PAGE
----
Investigating recent fish kills in Eastern Cape estuaries: Several species reach tipping points
Prolonged drought has gripped the Eastern Cape province of the country for the past several years, resulting in low freshwater input into a number of local estuaries. As a result, many temporarily open/closed estuaries (estuarine systems which are periodically separated from the ocean by sand spits) have not broken for several years. Low freshwater input and consistent evaporation has resulted in exceedingly high salinities (salt content), which has in turn led to the periodic death of numerous fishes.
Along the sunshine coast, in close proximity to Port Alfred, numerous fish kills have recently been reported from several estuaries. Most recently, large quantities of dead fish were reported from the Birha Estuary towards the end of July, prompting members of the SAFER lab to investigate…
Upon arriving at the estuary, numerous fishes were apparent, dead and floating in the off-coloured water. In other instances, fish had been dragged away further up the bank, likely by birds or animals. Human opportunism was also obvious, evidenced by fish heads and carcasses abandoned neatly in a pile. Many fishes appeared to have died many days before, and were at varying stages of decomposition. Interestingly, others seemed to have died more recently, suggesting that the kills were still ongoing.
Chiefly among those to perish were spotted grunter and dusky kob, numbering well into the thousands cumulatively. Extensive sampling of the West bank revealed other deaths as well. Species recorded in the kills included catface rockcod, large Natal stumpnose, bartailed flathead, leervis and even a single white musselcracker. On the other hand, and quite interestingly, certain fish species were glaringly absent from the kills, including Cape stumpnose, a number of mullet species as well as the somewhat bulletproof Mozambique tilapia. Some healthy fishes (likely mullet and Cape stumpnose) were noticeable moving in the shallows.
Water quality readings provided expected results. Salinity was remarkably high, exceeding twice that of the ocean. Readings from other nearby estuaries suggested similar situations, with the Mgwalana, Mpekweni and Kasouga estuaries also exhibiting alarmingly high concentrations.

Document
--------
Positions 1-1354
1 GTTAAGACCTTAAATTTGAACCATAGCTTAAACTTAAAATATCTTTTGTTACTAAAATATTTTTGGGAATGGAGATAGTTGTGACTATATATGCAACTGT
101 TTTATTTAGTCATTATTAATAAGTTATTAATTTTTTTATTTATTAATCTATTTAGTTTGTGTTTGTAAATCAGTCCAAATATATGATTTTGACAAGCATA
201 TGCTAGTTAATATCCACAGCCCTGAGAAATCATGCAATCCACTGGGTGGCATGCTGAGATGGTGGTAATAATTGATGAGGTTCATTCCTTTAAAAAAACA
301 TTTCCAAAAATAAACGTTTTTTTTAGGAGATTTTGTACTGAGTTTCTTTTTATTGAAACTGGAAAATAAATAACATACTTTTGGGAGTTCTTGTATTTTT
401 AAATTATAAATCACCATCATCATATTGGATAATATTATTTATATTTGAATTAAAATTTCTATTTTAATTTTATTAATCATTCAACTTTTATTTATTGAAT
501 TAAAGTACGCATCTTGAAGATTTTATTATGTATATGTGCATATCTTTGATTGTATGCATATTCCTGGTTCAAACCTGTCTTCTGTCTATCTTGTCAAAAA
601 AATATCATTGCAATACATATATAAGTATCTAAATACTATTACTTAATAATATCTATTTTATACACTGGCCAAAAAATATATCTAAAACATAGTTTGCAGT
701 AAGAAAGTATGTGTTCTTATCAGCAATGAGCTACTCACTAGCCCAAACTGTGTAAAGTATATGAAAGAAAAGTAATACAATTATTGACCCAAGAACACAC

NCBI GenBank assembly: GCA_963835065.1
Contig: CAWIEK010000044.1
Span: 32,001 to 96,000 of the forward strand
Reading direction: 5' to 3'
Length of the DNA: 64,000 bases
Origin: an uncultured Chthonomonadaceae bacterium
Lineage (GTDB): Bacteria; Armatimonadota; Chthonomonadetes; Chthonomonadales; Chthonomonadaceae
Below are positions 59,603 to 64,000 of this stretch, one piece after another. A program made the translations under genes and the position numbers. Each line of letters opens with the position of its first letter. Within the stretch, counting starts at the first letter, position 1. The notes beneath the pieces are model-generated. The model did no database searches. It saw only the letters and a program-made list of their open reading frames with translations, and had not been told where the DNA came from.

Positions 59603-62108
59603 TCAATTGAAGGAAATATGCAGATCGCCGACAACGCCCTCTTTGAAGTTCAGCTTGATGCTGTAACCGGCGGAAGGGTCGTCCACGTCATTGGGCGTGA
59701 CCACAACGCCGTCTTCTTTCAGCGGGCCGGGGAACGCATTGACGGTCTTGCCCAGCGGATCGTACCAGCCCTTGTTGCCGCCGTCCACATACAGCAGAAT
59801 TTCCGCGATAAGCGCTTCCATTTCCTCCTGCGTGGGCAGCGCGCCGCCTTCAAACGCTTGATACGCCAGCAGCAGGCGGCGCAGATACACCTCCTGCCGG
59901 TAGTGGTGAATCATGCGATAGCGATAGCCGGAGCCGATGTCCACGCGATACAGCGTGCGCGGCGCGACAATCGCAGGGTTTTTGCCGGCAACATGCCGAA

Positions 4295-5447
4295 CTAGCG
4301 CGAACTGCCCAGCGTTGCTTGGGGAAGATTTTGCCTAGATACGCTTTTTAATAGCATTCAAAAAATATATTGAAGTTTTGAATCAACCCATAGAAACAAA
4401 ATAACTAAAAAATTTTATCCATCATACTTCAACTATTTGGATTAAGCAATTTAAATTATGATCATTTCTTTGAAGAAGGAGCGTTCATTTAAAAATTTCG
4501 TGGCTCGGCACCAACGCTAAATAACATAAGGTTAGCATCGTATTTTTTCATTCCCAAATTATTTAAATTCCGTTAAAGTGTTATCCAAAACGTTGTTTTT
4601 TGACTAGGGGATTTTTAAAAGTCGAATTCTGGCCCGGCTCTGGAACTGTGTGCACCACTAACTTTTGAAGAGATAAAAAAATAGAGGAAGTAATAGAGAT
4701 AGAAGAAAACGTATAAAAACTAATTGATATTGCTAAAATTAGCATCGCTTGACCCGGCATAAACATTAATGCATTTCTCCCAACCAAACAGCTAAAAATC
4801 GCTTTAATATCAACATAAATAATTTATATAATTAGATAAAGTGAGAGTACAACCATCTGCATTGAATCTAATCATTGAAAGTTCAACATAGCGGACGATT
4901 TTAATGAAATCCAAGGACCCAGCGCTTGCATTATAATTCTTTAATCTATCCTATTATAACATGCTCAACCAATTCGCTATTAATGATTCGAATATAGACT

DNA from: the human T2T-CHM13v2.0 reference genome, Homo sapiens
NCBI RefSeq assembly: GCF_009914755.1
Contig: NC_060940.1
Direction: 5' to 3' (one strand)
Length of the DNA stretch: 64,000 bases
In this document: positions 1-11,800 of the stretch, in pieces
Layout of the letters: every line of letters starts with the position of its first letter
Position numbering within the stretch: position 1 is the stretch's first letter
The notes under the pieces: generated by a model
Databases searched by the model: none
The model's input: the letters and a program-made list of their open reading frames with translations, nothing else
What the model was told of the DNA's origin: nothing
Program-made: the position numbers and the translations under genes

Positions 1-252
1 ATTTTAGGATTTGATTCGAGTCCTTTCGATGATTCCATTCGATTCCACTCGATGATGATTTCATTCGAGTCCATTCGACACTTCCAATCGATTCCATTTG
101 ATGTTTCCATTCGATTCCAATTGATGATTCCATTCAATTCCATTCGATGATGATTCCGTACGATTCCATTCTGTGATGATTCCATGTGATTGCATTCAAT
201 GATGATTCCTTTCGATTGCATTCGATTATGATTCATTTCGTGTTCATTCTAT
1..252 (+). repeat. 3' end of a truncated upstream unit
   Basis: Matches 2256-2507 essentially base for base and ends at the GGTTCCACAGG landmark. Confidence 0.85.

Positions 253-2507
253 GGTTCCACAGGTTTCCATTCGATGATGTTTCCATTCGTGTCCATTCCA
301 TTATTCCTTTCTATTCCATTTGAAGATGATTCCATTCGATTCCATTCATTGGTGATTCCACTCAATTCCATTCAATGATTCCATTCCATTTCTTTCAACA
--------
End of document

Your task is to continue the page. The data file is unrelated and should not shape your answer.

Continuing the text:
From existing research (largely owed to Professor Alan Whitfield), we know that fishes which inhabit estuaries are, unsurprisingly, well adapted to dealing with changing environments. This is because the environmental conditions in estuaries are, by nature, highly variable, and fishes living in them need to be able to adapt in order to cope. However, even these highly adaptable animals have their limits.
Fishes naturally need to ‘osmoregulate’. This is the process whereby they maintain salts and fluids within certain levels inside their bodies. Under freshwater conditions, fishes need to uptake salts and excrete excess water to maintain homeostasis (the stable conditions needed for survival). Under hypersaline conditions, the opposite holds true, and fishes need to get rid of salts and retain water. Fishes are able to do this using organs such as their kidneys and gills. However, this process has obvious costs for the animal in terms of its metabolism.
Months of extremely hypersaline conditions have likely left fishes in many Eastern Cape estuaries in a state of ‘osmoregulatory distress’. As salt concentrations have increased, so too has the metabolic cost of osmoregulation. On top of this, many natural food sources, including invertebrate prey, have likely died out, compounding the issue further. Weakened by prolonged salt tolerance and relative lack of food, the onset of other stressors, including cold weather snaps, are now likely enough to kill populations.
The lab is now endeavouring to further understand the drivers behind these kill events and further assess how and why they seem to affect different individual fish and species differently.